Car manufacturers are investigating how technology found in smartphones can change the way we use our cars. We were interested to read that this could mean ‘mobile app’ style features appearing on car dashboards, from parking space finders to coupons for restaurants, or directions that pop up on the windscreen. This would all rely on the car being connected to the internet, with a lot more focus on voice commands and minimal touching of screens or buttons, reports the BBC.
The connected car is already the third fastest growing technological device after phones and tablets, Intel believes. Analysts are predicting that every big brand car will feature some sort of connectivity by 2014, with 50% of consumers being swayed by the presence of an ‘internet-capable device’ in their car.
Many cars already feature digital information entertainment systems, or ‘infotainment’, with carmakers spending billions on digital gadgetry. Integrating more useful, driving related apps would take this concept to a new level.
There are already ‘connected car’ apps that show local petrol stations and their prices or locate car parking spaces. A system whereby drivers are alerted to the amount of time before the lights change is also being trialled. It’s estimated that billions of pounds have been spent so far on the development of these services. We wonder whether a tyre safety app could be developed – we created a tyre pressure app for smartphones on behalf of TyreSafe, for instance. Why not extend this to the dashboard of a car?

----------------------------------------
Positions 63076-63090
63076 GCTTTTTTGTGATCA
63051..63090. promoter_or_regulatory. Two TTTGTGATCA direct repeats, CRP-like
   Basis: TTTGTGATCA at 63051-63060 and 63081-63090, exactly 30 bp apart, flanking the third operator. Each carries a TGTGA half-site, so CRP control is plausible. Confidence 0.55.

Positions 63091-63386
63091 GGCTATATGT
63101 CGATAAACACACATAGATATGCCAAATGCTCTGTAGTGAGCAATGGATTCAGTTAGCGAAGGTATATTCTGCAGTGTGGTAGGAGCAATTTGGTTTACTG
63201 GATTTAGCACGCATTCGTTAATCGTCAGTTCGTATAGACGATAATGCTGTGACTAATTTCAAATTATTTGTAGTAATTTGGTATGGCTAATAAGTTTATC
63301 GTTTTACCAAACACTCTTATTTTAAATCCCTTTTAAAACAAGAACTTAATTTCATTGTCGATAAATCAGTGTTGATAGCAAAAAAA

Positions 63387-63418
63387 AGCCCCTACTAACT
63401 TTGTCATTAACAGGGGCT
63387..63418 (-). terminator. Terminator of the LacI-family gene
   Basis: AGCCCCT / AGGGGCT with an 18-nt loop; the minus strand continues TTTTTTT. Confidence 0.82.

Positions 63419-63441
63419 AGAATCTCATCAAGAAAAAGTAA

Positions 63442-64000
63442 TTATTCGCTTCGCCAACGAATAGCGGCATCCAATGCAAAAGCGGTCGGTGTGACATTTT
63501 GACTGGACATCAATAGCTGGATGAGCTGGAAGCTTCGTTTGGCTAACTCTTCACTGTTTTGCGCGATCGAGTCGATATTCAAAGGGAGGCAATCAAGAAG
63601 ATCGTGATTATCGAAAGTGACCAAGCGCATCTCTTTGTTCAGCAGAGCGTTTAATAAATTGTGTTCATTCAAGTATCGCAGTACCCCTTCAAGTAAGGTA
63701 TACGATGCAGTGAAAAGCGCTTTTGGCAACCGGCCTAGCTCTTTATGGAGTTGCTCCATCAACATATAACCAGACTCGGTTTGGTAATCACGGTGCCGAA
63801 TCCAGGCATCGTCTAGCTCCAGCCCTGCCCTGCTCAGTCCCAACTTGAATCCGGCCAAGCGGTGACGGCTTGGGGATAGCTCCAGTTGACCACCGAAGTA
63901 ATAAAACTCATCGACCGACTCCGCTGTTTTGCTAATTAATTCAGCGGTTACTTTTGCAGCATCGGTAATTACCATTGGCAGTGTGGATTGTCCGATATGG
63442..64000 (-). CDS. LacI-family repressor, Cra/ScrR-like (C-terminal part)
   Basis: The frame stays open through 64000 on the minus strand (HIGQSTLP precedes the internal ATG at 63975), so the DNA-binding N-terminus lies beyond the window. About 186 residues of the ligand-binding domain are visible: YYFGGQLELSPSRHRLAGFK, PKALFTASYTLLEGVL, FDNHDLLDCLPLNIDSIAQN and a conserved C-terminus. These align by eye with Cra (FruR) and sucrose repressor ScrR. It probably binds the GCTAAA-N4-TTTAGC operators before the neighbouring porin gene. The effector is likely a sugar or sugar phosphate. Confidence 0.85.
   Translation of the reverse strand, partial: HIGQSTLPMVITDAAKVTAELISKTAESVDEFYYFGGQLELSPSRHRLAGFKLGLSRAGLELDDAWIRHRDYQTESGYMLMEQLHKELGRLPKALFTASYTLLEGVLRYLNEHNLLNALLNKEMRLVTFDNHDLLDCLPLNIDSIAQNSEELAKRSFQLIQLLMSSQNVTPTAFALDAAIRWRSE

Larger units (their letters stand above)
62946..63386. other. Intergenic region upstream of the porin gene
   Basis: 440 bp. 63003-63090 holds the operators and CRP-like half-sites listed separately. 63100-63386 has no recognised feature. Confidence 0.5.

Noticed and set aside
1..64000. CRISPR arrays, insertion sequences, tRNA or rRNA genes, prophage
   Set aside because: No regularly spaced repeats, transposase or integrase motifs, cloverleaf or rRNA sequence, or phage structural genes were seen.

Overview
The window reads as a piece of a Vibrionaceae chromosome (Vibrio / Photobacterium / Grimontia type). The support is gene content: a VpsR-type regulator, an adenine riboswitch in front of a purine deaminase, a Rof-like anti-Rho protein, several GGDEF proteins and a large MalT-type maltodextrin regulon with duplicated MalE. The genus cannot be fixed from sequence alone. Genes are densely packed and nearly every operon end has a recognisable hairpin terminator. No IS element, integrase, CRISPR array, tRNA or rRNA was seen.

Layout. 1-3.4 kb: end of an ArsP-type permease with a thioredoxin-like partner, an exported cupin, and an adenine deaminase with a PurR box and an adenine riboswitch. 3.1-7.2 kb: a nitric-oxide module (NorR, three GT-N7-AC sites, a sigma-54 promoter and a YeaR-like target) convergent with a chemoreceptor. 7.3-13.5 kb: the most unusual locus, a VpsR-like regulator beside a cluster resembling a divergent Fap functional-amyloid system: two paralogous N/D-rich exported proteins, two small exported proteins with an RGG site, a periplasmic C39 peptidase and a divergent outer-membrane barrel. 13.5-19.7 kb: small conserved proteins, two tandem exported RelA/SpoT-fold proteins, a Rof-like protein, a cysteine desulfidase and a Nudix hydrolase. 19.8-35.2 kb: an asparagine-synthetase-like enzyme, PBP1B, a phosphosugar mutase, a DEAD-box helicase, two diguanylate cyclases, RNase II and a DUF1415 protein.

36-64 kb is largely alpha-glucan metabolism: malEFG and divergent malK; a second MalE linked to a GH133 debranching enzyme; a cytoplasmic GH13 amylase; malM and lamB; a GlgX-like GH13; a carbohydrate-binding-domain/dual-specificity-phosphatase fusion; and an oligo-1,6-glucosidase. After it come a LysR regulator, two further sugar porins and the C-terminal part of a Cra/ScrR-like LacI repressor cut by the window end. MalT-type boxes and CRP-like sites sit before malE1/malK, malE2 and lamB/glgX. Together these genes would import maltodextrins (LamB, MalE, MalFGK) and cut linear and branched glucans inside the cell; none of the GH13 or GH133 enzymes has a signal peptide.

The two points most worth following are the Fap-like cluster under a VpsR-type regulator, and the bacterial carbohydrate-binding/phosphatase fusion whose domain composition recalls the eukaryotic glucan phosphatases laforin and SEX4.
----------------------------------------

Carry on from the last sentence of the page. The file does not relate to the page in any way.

Interestingly, ‘connected car’ technology is more likely to be made by a tech giant such as Apple or Facebook, and could well become a thriving market. Intel alone is planning to invest $100m in companies that can quicken the adoption of connected cars.
Concerns have been raised over the safety implications of ‘digitising’ the car, as well as the technology security implications – could the ‘connected car’ be hacked, for instance? These questions will no doubt be examined carefully by car manufacturers, as consumer safety continues to be a major priority. We’ll be interested to see the end result!